This application is related to application Ser. No. 862,993 filed on Dec. 21, 1977 and now abandoned. The instant application relates to the use of a combination of a fatty acid and a dialkylsulfosuccinate or salt thereof in the froth flotation of non-sulfide ores and the related application relates to the composition.

This invention relates to a process for beneficiating non-sulfide ores by froth flotation. More particularly, this invention relates to such a process wherein the collector employed is a combination of a fatty acid and a dialkyl sulfosuccinic acid or salt thereof.

Froth flotation is the principal means by which phosphate, barite, fluorite, hematite, taconite, magnetite and a host of other non-sulfide ores are concentrated. Its chief advantage lies in the fact that it is a relatively efficient process operating at substantially lower costs than many other processes.

Flotation is a process for separating finely ground valuable minerals from their associated gauge, or waste, or for separating valuable components one from another. In froth flotation, frothing occurs by introducing oil into a pulp of finely divided ore and water containing a frothing agent. Minerals that have a special affinity for air bubbles rise to the surface in the froth and are separated from those wetted by the water. The particles to be separated by froth flotation must be of a size that can be readily levitated by the air bubbles.

Agents called collectors are used in conjunction with flotation to promote recovery of the desired mineral. The agents chosen must be capable of selectively coating the desired material in spite of the presence of many other mineral species. Current theory states that the flotation separation of one mineral species from another depends upon the relative wettability of surfaces. Typically, the surface free energy is purportedly lowered by the adsorption of heteropolar surface-active agents. The hydrophobic coating thus provided acts in this explanation as a bridge so that the particle may be attached to an air bubble. The practice of this invention, however, is not limited by this or other theories.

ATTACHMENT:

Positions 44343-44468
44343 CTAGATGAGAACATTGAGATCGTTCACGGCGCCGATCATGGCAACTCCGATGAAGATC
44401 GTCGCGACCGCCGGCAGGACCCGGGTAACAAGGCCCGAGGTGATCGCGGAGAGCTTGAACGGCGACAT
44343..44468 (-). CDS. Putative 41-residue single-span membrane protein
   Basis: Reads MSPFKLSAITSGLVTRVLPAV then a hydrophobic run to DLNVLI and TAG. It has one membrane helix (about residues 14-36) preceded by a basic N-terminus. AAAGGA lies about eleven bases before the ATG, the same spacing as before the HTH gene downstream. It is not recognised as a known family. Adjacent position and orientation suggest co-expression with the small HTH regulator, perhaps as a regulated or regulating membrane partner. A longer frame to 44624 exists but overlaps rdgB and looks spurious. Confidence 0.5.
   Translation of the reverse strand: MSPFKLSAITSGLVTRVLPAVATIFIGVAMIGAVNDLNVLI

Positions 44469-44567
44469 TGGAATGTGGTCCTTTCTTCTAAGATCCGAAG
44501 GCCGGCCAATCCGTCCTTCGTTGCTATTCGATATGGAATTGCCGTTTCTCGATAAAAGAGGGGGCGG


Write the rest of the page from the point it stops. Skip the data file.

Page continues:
Typical of non-sulfide ores is phosphate rock. Typically, phosphate ore containing about 15-35% BPL [bone phosphate of lime Ca.sub.3 (PO.sub.4).sub.2 ] is concentrated in very large tonnages from the Florida pebble phosphate deposits. The ore slurry from strip mining is sized, or classified, at about 1 millimeter and the coarser fraction, after scrubbing to break up mud balls, is a finished product. The minus 1 mm. fraction is further sized at 35 and 200 mesh. The minus 200 mesh slime is discarded. From the sizing operation, the +35 mesh material in thick slurry is treated with fatty acid, full oil, and caustic, ammonia, or other alkaline material and the rusulting agglomerates are separated on shaking tables, spirals, or spray belts. The 35.times.200 mesh fraction is conditioned with the same type of reagents and floated by conventional froth flotation routes. Not all the silica gaugue is rejected by the fatty acid flotation, so the concentrate is blunged with acid to remove collector coatings, deslimed, wash free of reagents, and subjected to an amine flotation with fuel oil at pH 7-8. This latter flotation, sometimes called "cleaning", removes additional silica and raises the final concentrate grade to 75-80% BPL.